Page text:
Niles Paul was one of the more frustrating Redskins last season. The tight end had some growing pains while adjusting to his new position, but nobody expected the former wide receiver to have such trouble catching the ball. He put this down to not being used to the different angles at which a tight end receives the football. So I went back to last season to watch some of his drops and bobbled catches to see if that was the case.
I found that he had a tendency to try and catch the ball as if it was a punt or kick-off. He'll lower both his hands together, let the ball hit his hands together and then try to bring the ball into his chest or stomach to secure it. This works for a ball that is punted high in the air, but not for a pass being squeezed into a tight throwing window.
Here's an example.
Paul ran a deep crossing route off a play-action pass. Usuallu, the linebackers bite down on the run fake and allow the receiver in behind. But on this occasion, one Panthers linebacker was able to drop to his zone as Paul ran through it. The ball is thrown low and away from the defender where only Paul can make a catch. He lowers both of his hands together as the ball arrives.
But instead of trying to let the ball get into his gut, Paul allows it to hit his hands and then attempts to trap it. But because he doesn't have any give in his hands, the ball bounces harshly off them.
On this occasion, Paul manages to get the ball back under control and secure the catch. But when he bobbles the ball like that, it's tough for the quarterback to trust him later in the game.
Let's look at another play.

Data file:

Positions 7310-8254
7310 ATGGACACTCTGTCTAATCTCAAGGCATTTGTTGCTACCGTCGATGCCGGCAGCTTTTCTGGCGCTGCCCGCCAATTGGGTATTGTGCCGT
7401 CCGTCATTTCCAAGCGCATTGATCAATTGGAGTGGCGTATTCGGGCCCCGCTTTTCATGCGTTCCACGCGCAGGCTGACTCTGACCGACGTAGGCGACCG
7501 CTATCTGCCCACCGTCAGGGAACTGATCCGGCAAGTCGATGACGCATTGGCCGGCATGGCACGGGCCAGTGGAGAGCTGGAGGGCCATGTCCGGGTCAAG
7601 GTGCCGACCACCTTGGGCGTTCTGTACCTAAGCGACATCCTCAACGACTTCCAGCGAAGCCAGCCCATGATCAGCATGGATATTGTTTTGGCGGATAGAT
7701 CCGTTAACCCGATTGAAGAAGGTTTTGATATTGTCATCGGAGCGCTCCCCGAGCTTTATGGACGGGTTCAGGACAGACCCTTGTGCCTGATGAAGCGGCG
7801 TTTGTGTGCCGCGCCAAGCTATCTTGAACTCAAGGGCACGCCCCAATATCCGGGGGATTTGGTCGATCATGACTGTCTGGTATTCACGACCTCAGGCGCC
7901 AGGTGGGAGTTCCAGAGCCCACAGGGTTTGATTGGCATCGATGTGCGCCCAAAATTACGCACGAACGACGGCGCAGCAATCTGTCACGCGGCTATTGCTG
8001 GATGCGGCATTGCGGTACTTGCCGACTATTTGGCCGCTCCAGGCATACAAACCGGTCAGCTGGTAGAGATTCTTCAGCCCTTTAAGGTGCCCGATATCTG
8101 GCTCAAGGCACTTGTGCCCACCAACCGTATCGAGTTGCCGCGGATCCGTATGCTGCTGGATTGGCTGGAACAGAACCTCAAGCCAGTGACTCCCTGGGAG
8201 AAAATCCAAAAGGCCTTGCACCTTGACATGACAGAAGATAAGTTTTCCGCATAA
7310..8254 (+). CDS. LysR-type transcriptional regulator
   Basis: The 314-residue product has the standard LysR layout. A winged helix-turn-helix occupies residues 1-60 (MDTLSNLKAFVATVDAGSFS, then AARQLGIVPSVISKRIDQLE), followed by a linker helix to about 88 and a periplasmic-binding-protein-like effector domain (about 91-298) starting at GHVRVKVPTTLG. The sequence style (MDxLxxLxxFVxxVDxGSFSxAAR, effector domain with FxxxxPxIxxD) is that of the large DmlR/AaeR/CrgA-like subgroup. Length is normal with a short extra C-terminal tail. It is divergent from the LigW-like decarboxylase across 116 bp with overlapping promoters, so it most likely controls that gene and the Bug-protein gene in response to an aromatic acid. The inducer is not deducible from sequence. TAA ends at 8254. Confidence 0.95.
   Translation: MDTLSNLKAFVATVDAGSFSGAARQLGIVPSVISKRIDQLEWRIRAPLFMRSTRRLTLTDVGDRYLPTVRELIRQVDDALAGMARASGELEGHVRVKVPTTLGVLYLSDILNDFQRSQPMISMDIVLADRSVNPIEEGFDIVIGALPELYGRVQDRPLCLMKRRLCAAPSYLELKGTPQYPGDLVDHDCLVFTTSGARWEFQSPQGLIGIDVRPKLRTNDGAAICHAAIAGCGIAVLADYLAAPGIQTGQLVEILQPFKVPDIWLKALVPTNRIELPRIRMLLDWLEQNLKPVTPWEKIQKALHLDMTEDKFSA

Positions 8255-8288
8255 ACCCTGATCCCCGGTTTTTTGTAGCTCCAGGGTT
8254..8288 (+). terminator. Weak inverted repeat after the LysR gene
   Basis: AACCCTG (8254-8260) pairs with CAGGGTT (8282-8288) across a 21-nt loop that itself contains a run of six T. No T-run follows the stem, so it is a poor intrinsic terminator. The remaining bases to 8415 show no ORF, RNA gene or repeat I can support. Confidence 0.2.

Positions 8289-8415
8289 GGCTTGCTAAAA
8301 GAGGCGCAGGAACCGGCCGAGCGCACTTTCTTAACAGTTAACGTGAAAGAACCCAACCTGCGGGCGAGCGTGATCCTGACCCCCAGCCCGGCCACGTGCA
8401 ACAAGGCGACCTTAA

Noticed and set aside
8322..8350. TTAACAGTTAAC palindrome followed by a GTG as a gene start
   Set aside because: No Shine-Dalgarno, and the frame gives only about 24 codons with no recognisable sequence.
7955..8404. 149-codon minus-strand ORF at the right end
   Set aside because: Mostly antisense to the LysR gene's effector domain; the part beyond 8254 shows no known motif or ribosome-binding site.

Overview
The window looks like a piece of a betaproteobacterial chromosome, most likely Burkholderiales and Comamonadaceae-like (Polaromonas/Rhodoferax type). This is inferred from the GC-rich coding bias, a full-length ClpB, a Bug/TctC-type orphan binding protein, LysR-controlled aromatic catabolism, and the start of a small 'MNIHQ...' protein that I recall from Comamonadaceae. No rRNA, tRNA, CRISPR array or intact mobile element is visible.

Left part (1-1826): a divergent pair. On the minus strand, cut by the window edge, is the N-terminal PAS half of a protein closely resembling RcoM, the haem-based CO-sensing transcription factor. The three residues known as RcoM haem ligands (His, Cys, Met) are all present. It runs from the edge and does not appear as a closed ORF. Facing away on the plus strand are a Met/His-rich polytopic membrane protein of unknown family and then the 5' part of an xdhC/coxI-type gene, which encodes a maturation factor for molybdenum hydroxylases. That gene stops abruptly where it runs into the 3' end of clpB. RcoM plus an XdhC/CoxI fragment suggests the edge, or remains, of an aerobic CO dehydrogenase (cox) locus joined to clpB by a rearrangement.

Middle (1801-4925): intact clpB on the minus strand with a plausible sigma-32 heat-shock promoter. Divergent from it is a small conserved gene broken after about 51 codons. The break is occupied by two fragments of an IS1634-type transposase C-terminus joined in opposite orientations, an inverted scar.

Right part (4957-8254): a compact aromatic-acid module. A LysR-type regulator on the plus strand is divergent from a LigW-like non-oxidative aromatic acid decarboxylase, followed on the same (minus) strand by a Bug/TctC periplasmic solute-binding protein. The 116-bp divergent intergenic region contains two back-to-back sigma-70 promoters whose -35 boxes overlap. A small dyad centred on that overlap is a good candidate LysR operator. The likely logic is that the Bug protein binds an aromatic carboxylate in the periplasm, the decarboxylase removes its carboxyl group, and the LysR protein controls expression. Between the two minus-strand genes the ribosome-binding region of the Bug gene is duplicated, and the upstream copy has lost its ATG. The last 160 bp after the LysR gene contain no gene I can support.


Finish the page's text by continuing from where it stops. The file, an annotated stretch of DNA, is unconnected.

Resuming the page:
This play sees Paul running wide open into the flat. He turns and looks back at Griffin early and is expecting the ball. Griffin is under duress and has to make an off-balanced throw, which is slightly low and behind Paul, but perfectly catchable. But once again, Paul lowers his arms together like he's catching a punt.
Just like the last play, Paul attempts to trap the ball between his hands and his body. But because he's so desperate to trap the ball, he has no give in his hands, making the ball bobble off them.
This ball bounces out of Paul's grasp and falls to the ground. It should have been an easy catch and run for a nice gain, but instead it's incomplete.
It's incredibly frustrating because Paul found himself in some good positions last year, but you always felt nervous when you saw he was the one on the receiving end of the pass. The quarterback has to have trust in his targets, and Paul needs to improve his technique if he hopes of building that trust with Griffin.
One man who does have Griffin's trust is Santana Moss. He's been a reliable receiver that likes to use his body to secure passes, just like Paul. But Moss has much better technique.
From this angle, you can see Moss has one hand up above his waist with his palm facing down, rather than Paul who had both hands down with his palms facing up.
Moss creates a tight pocket for the ball to fit in between his arms and his stomach. He gets his right hand on top the of the ball to see it into the pocket he creates with his left hand. This allows him to secure the ball quickly and easily, and enables him to turn upfield and pick up the first down.
When it comes down to it, I'm not buying Paul's excuse. On the play's I showed, he located the ball with plenty of time to adjust. Neither throw just suddenly appeared on him. I am, however, hopeful that this is a fixable issue that could have a significant impact relatively quickly. If that is the case, Paul could become a very useful part of the offense. It will be interesting to see if he has improved as we move through the preseason.